Porn nightmare at 37,000 feet?

American Airlines urged to filter Web sites on its high-flying Wi-Fi service, not an issue for Qantas which has its own set of Internet problems.

Qantas' A380

Qantas' A380

American Airlines flight attendants are urging their employer to block passengers from using inflight Internet access to view pornography and other inappropriate Web content, according to Bloomberg.

However, it is more than likely that no such problems will affect Qantas passengers traveling on its forthcoming A380 superjumbo. Presently, Airbus is having difficulty getting Internet connectivity, which is meant to be a feature in the planes, off the ground.

And when it does, there will be restrictions. “I expect there will be [content filtering] but I cannot give you any firm details at this stage,” said a Qantas spokesperson.

According to the Bloomberg article, the flight attendants union in the US stopped short of making a formal request. American has started offering passengers a fee-based Wi-Fi service that lets them access the Internet while in flight. The potential problem: What happens if passengers in close quarters indulge a penchant for graphic sex or violence?

The wireless Internet service is based on a unique nationwide cellular network, created by Aircell, which links the jet’s onboard 802.11abg access points with one of 92 ground base stations. The cell link is based on CDMA EVDO technology in the 3MHz band, and delivers an uplink data rate of 3.1Mbps, and a downlink rate of 1.8Mbps. Aircell plans to use compression techniques, which may boost those rates.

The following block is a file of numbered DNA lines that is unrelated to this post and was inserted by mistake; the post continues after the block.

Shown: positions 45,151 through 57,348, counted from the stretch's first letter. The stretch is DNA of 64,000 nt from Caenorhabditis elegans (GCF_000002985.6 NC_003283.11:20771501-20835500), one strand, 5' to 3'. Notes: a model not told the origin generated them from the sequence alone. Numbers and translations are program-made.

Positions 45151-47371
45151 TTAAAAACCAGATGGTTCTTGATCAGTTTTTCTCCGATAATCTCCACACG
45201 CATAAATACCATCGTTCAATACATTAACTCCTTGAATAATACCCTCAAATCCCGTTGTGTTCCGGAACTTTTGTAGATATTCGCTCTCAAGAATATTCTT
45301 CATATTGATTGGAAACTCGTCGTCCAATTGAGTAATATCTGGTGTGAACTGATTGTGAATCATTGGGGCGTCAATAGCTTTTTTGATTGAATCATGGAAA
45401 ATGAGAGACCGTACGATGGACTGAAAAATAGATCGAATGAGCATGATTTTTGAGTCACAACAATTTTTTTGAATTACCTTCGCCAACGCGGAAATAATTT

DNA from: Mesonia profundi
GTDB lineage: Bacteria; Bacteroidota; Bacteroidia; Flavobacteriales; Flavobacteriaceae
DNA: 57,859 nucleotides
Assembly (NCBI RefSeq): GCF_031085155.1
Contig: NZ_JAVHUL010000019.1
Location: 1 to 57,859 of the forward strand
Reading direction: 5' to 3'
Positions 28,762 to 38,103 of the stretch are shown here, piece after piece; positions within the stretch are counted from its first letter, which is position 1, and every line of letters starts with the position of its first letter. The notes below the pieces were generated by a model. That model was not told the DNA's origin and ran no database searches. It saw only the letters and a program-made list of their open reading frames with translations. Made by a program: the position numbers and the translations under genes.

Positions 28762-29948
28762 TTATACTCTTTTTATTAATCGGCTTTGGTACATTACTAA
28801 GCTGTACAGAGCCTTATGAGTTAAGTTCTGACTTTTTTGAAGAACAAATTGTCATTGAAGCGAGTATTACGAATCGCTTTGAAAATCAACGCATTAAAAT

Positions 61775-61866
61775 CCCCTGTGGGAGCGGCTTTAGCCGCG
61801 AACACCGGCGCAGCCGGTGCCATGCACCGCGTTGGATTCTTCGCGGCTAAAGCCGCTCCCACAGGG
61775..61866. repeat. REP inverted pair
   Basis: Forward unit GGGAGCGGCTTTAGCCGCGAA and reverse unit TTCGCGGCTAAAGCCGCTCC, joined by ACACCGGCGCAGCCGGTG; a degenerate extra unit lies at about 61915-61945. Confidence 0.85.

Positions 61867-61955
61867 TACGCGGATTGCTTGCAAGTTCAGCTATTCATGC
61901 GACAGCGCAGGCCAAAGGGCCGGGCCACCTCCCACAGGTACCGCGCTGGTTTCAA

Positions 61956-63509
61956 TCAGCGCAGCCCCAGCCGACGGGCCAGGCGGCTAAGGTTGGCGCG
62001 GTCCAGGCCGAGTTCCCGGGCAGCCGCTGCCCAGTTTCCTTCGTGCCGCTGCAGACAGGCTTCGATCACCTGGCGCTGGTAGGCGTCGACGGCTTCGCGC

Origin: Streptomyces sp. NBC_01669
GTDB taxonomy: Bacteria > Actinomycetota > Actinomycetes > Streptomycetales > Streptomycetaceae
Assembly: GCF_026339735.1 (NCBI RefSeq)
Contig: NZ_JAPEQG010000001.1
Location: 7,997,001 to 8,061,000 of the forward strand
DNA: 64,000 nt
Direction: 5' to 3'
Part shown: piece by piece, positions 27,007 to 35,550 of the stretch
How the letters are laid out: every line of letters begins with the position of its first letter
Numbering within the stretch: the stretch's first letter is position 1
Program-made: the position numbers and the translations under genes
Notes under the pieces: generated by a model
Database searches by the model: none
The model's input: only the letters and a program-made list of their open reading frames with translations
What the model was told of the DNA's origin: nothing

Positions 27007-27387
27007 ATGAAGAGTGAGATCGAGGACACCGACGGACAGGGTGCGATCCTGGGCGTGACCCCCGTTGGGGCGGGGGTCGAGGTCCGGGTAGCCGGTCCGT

The company recently announced it eventually will embrace the Long Term Evolution (LTE) standard for so-called 4G mobile broadband communications.

CNET’s Dave Carnoy reviewed the jeternet access and concluded the speed was pretty impressive. The chief drawback was the drain on the notebook’s battery, created by that continuous Wi-Fi connection.

The Bloomberg story included the obligatory "slippery slope" comment, this one from Marc Rotenberg, executive director of the Electronic Privacy and Information Center, who wondered “Where do you draw the line once you start policing the information your customers can access?''

An American spokesman suggested the flight attendants and crew have plenty of experience doing just that. “Customers viewing inappropriate material on board a flight is not a new scenario for our crews, who have always managed this issue with great success,'' says Tim Smith, a spokesman for American.

What’s not clear is whether the airline will try a technology fix: some kind of filtering program that will block sites or types of content. A union spokesman said American already uses software to block VoIP calls via the wireless network.

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